With the generous help of Mike Toth from R.B. Toth Associates and Sarah Reidell, Margy E. Meyerson Head of Conservation of the Kislak Center for Special Collections, Rare Books and Manuscripts, the multispectral imaging system was set-up in a small windowless–i.e. perfect for imaging!–room within the Conservation Studio.
Over the course of two intense days we imaged stains from the pages and covers of fourteen manuscripts ranging from the 13th to the 16th century, thus beginning to build our dataset of stains. The manuscripts include nine alchemy texts from the Othmer collection, Chemical Heritage Foundation (Othmer MS 1 pictured below) and five medical texts from the Schoenberg Institute for Manuscript Studies and Penn Libraries collection.
We used a Phase One IQ260 Achromatic camera, a 60 megapixel 16-bit monochrome digital back with 8964 x 6716 pixel CCD array at 6.0 micron pixel size, with an iXR body and 80mm lens producing 675 ppi resolution images. The special illumination necessary for multi-spectral imaging was provided by a third-generation LED light system designed by Dr. William (Bill) Christens-Barry of Equipoise Imaging that produces very specific and narrow bands of illumination, ranging from ultraviolet light (370nm) to the near infrared (940nm).1 Because of the nature of the project, we also utilized long-pass green and red filters to detect fluorescence energy: the filters remove the illumination wavelength, but let through longer fluorescence emission that can be recorded in the captured image, thus allowing the characteristic spectra of substrate, colourant, or contaminant substances to be more completely determined and analyzed.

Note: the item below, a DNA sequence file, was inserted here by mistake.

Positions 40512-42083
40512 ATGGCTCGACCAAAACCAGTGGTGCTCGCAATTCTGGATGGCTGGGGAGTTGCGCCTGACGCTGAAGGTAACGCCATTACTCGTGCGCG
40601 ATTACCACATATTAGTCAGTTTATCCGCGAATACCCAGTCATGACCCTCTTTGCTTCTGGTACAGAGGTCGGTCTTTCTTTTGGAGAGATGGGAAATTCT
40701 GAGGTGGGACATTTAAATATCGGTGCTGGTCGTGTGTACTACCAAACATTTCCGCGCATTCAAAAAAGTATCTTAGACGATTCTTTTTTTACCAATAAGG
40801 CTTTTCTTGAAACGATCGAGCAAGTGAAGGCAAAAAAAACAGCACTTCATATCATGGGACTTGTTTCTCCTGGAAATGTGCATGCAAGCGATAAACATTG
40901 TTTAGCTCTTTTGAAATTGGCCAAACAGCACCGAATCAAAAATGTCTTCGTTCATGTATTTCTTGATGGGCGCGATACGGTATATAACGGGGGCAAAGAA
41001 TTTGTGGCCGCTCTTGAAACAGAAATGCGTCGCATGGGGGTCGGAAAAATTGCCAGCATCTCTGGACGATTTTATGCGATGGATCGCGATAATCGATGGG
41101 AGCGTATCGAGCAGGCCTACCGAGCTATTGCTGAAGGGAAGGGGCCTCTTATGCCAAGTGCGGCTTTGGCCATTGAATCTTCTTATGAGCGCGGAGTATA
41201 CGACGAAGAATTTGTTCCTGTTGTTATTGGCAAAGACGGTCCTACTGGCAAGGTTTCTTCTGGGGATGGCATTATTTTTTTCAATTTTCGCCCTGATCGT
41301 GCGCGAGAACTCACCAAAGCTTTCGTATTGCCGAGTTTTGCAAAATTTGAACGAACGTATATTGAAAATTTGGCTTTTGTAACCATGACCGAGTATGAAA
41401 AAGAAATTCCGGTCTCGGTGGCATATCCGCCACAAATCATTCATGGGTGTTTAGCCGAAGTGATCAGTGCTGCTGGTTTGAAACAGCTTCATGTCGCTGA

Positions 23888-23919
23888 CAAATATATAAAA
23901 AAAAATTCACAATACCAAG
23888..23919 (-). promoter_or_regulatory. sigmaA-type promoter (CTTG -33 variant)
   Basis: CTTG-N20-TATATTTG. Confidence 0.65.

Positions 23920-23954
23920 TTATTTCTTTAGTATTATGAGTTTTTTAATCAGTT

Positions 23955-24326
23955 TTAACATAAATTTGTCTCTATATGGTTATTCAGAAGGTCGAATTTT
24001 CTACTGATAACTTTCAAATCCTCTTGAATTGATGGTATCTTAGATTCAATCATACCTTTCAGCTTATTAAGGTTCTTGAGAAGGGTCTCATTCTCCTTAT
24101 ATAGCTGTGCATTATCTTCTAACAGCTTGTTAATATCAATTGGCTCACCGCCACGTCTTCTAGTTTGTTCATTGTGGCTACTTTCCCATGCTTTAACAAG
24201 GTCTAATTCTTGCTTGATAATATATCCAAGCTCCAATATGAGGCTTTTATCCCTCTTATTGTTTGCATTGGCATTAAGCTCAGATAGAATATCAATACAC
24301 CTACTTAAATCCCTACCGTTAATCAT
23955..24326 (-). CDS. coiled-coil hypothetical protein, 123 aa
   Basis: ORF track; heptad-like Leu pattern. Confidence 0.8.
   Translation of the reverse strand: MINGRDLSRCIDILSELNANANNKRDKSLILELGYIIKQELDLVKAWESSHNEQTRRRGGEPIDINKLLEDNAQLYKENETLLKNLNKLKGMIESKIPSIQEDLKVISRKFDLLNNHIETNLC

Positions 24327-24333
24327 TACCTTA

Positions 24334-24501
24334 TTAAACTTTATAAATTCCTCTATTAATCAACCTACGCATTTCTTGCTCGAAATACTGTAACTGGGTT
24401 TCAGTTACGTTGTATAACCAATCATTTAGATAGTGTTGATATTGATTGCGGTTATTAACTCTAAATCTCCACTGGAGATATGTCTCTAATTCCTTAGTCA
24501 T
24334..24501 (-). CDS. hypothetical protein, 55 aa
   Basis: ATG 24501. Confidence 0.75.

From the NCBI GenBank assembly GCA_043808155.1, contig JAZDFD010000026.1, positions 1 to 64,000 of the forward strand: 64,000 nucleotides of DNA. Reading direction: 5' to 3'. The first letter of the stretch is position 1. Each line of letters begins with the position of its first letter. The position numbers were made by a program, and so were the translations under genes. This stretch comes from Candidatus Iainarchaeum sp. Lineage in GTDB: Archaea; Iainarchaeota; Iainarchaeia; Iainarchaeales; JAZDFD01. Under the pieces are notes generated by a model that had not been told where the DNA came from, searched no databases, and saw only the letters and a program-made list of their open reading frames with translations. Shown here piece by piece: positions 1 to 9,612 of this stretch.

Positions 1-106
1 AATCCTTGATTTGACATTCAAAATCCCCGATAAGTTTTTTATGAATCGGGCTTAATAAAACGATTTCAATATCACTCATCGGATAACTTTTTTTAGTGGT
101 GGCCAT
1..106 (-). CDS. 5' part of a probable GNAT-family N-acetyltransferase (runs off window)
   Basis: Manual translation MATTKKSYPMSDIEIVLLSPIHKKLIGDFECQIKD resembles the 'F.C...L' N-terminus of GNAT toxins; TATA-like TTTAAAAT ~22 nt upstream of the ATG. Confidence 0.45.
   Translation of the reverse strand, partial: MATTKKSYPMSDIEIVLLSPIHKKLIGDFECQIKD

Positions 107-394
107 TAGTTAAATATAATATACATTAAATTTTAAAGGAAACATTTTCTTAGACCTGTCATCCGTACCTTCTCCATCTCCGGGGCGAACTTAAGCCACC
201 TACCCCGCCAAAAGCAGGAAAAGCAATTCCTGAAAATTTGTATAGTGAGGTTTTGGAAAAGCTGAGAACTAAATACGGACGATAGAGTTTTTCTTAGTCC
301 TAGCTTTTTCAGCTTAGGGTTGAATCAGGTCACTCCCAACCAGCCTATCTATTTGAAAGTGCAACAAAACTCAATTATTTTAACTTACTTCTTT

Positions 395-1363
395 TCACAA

The camera-light-filter system is integrated within a software that simplifies the operation and records unified metadata at each step.
The result of the imaging is a sequence of photographs, one for each different illumination and filter setting, as it can be seen below.
Different materials react differently to each wavelength, and details that are not visible in natural light begin to appear and be clearly noticeable. Notice, for example, how the stain in the cover above appears and disappears, depending on the illumination.
One detail of particular interest is a writing in the upper part of the cover that was almost invisible to the naked eye, but that becomes immediately distinguishable and readable under infrared light (see detail images below).
Capturing the photographs (and managing the metadata) is only the first step. For a deeper understanding of the data recorded and the variety of material responses to the different wavelengths, one needs to process the stack of images and analyze the data through statistical algorithms capable of simplifying it and of finding patterns in it.
This kind of analysis, thanks to colour reference cards positioned in the scene, can also reconstruct colour images, despite the fact that the camera is achromatic, i.e. agnostic to colour information (see below).
One output than can prove particularly useful in distinguishing different components — i.e. materials reacting in different ways under the different lights — is a false colour image, where different components are assigned an arbitrary colour to help discerning similar and dissimilar light responses.
It is through this kind of data analysis that we’ll try to distinguish and characterize stains in the coming months.
We thank Mike Toth, Bill Christens-Barry, James (Jim) Voelkel, William (Will) Noel, Doug Emery, and Sarah Reidell and everyone else involved with our imaging session at the University of Pennsylvania for their help and support.
We thank CLIR for their constant assistance (above and beyond financial support) and encouragement.
1. We imaged at: 370nm (UV); 448nm (deep blue); 476nm (blue); 499nm (cyan); 519nm (green); 598nm (amber); 636nm (red); 740nm (IR1); 850nm (IR2); 940nm (IR3). UV in italics, visible light in roman characters, and infrared frequencies in bold.